In the maker community LPC and STM32 ARM based boards seem the norm, however in my experience LM3S (LM = Luminary Micro which is now owned by Ti) chips are far easier to work with. This is largely due to StellarisWare, which makes peripheral configuration uniform across devices. (See my comparison of UART configuration on many platforms here).
When I realized there were no inexpensive LM3S based boards available (now there are few on eBay as well) I decided to make some. I made a simple breakout style board called Cygni that was as inexpensive as possible so that people could try out ARM and find out that it wasn’t scary after all. And I made two more advanced boards one that could be a USB host (called Eridani) and one that was suitable for tasks requiring a lot of memory, internet access, USB hosting or all of the above (called Procyon).
teho Labs – inexpensive LM3S based boards – [Link]
Few month ago I wanted to try to write software for Microchip PIC16F883 microcontroller and I couldn’t find simple development board for it. And so I made my own.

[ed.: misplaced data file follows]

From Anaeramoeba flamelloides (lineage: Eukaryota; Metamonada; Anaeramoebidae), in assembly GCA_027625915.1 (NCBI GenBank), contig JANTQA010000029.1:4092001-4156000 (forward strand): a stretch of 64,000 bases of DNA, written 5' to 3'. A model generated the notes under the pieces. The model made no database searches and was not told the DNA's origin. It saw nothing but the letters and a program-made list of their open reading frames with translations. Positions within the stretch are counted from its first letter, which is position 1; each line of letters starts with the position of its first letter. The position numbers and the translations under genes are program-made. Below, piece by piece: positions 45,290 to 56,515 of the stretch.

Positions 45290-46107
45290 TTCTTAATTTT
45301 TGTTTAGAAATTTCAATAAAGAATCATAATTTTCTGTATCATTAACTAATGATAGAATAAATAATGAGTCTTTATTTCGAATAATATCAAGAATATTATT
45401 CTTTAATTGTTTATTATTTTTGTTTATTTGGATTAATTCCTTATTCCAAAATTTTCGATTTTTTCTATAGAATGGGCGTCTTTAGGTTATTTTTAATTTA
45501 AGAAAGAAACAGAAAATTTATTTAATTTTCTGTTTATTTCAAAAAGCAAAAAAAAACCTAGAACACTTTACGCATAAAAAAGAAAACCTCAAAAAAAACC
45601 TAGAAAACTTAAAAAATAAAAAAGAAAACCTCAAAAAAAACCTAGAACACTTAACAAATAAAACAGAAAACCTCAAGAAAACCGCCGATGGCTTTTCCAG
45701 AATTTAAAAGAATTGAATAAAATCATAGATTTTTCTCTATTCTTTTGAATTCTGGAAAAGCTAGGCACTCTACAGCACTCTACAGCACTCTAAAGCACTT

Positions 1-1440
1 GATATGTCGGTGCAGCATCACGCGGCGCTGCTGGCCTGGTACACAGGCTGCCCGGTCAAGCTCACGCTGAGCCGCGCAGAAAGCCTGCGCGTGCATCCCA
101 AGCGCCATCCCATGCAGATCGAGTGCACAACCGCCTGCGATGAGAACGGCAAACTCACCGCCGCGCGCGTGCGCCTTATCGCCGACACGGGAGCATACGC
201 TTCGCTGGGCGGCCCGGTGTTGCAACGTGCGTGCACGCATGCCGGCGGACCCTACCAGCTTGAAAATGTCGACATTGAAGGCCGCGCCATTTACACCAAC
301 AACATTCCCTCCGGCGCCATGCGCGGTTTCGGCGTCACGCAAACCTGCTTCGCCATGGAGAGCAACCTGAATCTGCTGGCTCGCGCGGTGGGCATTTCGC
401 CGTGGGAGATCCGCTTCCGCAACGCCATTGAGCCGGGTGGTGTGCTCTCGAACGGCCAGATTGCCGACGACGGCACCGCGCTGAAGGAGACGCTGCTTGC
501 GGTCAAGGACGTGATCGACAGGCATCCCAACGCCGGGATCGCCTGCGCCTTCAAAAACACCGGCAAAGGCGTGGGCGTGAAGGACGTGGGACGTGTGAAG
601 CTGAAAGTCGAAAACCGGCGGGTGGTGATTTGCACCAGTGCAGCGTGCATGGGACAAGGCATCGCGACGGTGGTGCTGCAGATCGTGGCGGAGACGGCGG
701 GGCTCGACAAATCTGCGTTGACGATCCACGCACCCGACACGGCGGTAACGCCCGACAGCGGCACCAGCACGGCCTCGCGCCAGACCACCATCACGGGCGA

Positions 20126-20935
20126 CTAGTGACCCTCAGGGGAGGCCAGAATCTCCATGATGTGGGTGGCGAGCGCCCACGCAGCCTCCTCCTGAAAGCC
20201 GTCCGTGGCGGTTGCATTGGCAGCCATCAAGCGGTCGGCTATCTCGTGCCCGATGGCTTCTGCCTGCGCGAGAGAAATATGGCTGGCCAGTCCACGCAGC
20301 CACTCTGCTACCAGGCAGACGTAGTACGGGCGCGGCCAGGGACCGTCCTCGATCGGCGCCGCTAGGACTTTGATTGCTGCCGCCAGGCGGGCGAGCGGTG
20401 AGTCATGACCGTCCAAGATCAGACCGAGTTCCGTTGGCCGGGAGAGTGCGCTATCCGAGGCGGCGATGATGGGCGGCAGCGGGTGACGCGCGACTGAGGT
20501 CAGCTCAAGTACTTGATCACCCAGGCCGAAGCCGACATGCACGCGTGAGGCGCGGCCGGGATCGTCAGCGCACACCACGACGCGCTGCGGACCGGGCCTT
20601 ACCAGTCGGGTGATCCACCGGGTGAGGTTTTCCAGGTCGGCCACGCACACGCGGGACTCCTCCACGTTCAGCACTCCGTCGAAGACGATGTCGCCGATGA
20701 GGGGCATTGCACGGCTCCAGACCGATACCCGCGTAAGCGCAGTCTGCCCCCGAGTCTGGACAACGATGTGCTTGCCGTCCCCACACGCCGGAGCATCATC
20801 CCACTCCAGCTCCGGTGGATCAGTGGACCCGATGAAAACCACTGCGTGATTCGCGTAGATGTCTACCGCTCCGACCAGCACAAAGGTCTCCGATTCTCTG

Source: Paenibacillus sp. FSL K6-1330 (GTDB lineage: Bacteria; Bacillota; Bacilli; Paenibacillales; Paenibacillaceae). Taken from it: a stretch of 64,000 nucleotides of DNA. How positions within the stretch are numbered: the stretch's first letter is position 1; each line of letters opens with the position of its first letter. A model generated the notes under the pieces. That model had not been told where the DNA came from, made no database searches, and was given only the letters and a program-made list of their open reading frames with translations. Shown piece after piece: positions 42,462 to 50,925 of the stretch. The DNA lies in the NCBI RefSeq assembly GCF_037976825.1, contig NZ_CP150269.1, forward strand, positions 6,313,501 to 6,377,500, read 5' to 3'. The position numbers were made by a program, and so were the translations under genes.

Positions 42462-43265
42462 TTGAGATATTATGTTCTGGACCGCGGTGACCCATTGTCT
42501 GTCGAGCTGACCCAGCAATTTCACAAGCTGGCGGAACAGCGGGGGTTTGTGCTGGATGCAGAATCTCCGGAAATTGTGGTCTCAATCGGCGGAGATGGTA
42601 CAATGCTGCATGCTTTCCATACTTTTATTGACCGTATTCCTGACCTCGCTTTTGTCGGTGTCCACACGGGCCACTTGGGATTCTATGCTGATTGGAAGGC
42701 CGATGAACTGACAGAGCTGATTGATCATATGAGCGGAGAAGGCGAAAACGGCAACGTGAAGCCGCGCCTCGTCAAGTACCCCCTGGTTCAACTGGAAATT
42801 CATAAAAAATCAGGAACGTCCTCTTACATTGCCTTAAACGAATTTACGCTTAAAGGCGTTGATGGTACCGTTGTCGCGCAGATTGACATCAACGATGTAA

It took me a couple of hours to design the board in Eagle and a couple more hours to make it with toner transfer method and solder it.
This development board is as simple as it gets. Just PIC16F883 controller in SO28W package, linear regulator with two selectable voltages 3.3V and 5V. Bunch of pinheaders connected straight to the MCU I/O pins, pinheaders for VCC and GND, and programming port.
PIC16F883 Development Board – [Link]
An embedded development board for Altera FPGAs: [via]
CoreCommander development board is unique in the industry. It features the Altera Cyclone III FPGA that provides more than enough room for almost any embedded design.
This flexible board comes with a suite of SLS IP Cores, drivers, and application software. Delivered as a complete package, the board and soft content ensures quick and easy implementation of industry leading cores with reduced risk AND at a very low cost.
CoreCommander development board – [Link]